This week, millions of young adults will descend upon their respectively-chosen university campuses for the first time. What they’ll learn within the first week alone is what students like myself have known for a while: Universities are overwhelmingly leftist. According to a 2016 study by Econ Journal Watch, universities employ 11.5 Democrats for every Republican. Democrats outnumber Republicans at the University of Connecticut, for example, by a ratio of 13:1, with the psychology (43:1) and history (26:1) departments painting an even bluer picture of the “diversity” boasted within the school’s mission statement. While professors tend to embrace their party affiliations, they adamantly maintain their political biases are irrelevant given that they’re keen to represent both sides of the political debate equally. This is blatantly untrue.
This fall semester, I’m slated to earn fifteen credits toward my degree. For these courses, I had to purchase nineteen books. Among them are such great works as “Perfectly Legal: The Covert Campaign to Rig Our Tax System to Benefit the Super Rich—and Cheat Everybody Else,” “Capitalism: The Future of an Illusion” and “The Trouble with Capitalism.” And my personal favorite, of course: “The Communist Manifesto.” Not one of the nineteen offers an opposing economic perspective.
If professors were truly devoted to fostering a fair and honest discussion, students would be supplementing their requisite study of Marxism with arguments for laisse-faire capitalism and supply-side economics. In addition to reading the work of Karl Marx, Freidrich Engels and John Maynard Keynes, students would be exposed to Adam Smith, Milton Freidman and Thomas Sowell. Instead, these opposing thinkers and their ideologies are often omitted from classroom discussion—or alternatively maligned. Capitalism, for example, is disparaged as an exploitative system of greed responsible for oppressing minorities and perpetuating income inequality. Rather than foster a critical discussion regarding the merits of a particular policy on the basis of evidence, the intelligentsia see fit to malign opposing belief systems and smear opponents with complaints of “tax cuts for the rich” and the nefarious “one percent”—the implication, of course, being that capitalism is repressive and proponents don’t care about poor people.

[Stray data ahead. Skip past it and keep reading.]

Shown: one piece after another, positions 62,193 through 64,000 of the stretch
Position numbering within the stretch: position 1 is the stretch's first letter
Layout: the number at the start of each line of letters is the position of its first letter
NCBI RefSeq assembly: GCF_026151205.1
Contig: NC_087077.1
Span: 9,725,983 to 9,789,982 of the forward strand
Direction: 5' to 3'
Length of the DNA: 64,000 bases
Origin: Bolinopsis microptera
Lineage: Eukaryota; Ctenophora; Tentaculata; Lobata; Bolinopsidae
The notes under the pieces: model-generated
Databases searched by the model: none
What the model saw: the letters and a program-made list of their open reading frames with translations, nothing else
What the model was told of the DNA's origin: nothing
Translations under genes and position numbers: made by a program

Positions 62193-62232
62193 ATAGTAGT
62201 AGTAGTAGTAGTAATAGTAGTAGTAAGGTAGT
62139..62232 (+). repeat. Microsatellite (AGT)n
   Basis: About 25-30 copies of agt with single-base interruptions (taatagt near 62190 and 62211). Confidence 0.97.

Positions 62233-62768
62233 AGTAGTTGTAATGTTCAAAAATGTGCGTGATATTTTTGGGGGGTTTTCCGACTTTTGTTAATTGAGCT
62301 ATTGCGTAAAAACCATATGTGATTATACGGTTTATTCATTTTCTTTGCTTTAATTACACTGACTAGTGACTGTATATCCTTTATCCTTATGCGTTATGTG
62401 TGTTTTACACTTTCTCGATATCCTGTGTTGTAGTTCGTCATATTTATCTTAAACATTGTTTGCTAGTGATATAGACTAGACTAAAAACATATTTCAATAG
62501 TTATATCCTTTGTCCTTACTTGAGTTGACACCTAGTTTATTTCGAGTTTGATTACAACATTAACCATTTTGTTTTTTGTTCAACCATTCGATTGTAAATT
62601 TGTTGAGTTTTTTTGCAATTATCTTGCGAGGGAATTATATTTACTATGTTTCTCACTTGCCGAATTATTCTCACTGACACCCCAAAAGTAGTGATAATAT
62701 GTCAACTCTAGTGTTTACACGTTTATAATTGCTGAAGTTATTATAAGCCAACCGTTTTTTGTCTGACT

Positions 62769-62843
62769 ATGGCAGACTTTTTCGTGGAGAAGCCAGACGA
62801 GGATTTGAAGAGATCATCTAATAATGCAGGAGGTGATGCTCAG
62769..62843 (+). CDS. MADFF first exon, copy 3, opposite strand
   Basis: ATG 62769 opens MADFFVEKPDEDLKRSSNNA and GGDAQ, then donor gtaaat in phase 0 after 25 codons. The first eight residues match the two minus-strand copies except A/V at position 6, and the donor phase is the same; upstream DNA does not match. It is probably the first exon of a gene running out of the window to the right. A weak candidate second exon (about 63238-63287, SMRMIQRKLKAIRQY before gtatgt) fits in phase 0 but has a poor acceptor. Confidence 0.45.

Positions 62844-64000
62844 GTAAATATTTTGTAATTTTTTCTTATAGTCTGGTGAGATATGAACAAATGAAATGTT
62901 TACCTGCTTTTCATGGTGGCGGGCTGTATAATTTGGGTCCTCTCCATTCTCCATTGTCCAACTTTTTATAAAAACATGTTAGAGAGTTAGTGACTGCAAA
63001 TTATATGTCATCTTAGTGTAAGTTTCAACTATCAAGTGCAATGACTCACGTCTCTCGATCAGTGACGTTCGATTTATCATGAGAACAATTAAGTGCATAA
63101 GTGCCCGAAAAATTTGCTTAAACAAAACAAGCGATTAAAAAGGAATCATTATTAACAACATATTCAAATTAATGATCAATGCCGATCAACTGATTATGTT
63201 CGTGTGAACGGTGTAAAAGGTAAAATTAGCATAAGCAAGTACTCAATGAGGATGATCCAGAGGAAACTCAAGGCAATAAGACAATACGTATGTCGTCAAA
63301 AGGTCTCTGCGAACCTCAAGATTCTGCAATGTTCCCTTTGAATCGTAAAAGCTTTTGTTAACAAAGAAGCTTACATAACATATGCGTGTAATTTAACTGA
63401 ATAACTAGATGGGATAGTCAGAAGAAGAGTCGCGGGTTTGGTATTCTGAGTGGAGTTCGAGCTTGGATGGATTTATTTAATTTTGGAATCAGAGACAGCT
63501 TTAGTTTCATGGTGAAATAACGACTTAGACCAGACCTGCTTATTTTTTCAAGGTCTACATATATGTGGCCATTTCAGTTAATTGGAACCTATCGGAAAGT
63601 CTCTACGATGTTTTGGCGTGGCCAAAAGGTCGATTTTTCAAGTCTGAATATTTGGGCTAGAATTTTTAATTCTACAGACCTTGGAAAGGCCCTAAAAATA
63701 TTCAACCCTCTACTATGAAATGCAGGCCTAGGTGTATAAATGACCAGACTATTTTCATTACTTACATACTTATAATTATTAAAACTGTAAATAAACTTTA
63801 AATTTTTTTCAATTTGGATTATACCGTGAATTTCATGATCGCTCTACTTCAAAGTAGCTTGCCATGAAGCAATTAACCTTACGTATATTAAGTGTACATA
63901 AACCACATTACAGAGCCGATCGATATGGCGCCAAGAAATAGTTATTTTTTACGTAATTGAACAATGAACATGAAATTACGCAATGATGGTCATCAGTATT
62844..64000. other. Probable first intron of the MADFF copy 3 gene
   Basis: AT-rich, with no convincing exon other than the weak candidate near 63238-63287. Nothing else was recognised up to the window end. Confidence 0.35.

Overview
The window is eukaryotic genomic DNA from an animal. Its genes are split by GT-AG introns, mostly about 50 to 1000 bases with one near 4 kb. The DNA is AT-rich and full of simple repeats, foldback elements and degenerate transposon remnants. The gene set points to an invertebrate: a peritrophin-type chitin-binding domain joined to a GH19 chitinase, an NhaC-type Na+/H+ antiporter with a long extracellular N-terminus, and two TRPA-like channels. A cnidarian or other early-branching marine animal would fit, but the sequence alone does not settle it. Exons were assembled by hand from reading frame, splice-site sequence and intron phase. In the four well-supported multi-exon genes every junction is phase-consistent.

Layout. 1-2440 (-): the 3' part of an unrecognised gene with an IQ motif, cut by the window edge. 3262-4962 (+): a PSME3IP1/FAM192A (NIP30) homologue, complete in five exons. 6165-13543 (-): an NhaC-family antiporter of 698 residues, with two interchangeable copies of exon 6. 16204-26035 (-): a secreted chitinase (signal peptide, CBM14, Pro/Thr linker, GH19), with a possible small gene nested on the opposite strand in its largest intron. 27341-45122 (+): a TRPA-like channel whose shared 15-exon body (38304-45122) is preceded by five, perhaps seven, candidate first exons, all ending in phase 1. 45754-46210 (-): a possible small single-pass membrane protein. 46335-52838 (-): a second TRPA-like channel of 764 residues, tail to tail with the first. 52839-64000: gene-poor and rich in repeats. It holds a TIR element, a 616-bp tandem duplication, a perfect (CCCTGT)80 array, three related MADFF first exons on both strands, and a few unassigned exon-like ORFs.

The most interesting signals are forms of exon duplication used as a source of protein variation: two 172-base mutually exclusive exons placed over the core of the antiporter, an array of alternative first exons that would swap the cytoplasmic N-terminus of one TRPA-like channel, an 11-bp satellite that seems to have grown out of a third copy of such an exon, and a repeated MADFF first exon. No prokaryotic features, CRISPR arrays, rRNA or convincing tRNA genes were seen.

The omission of conservative arguments from classroom discussion is damaging enough, but the character attacks have created a hostile environment unconducive to productive discourse. A survey conducted by the Yale Daily News in 2016 found that approximately 75 percent of students “believe Yale does not provide a welcoming environment for conservative students to share their opinions on political issues” with nearly 95 percent of self-identified conservatives and two-thirds of self-identified liberals concurring. This hostility manifests in violence. UC Berkley required $600,000 worth of security to stave off violent protesters during a Ben Shapiro speech in 2017. When Professor Bret Weinstein of Evergreen State College dissented after “progressive” minority students ordered white students and faculty to vacate campus for a day, he was directly threatened with bodily harm and forced to resign when campus security could no longer guarantee his safety.
This type of aversion to critical thought and reasoned discussion, supplemented by faithless attacks against opposing beliefs and threats of violence aimed at dissidents, has significant consequences. Many students are misled, demeaned or intimidated into adopting the accepted wisdom as their own under fraudulent pretenses. Classmates are bred to distrust one another, with many refusing to befriend or consort with those with whom they disagree—perpetually conditioned to assume the worst in their ideological opposites. Campus conservatives frequently resent their professors and classmates as they’re repeatedly maligned and accused of complicity in “evil” policy; graduates enter the world lacking logical reasoning and critical thinking skills, with shaky political convictions and a bone to pick with their future colleagues from across the aisle. The only solution: Simply be aware of the overwhelming ideological bias of the professoriate and their often dishonest means of fostering what passes for political discussion on campus, and be prepared to question, challenge and debate everything they throw our way—and deliberately seek out that which they don’t.
Kevin Catapano is a weekly columnist for The Daily Campus. He can be reached via email at firstname.lastname@example.org.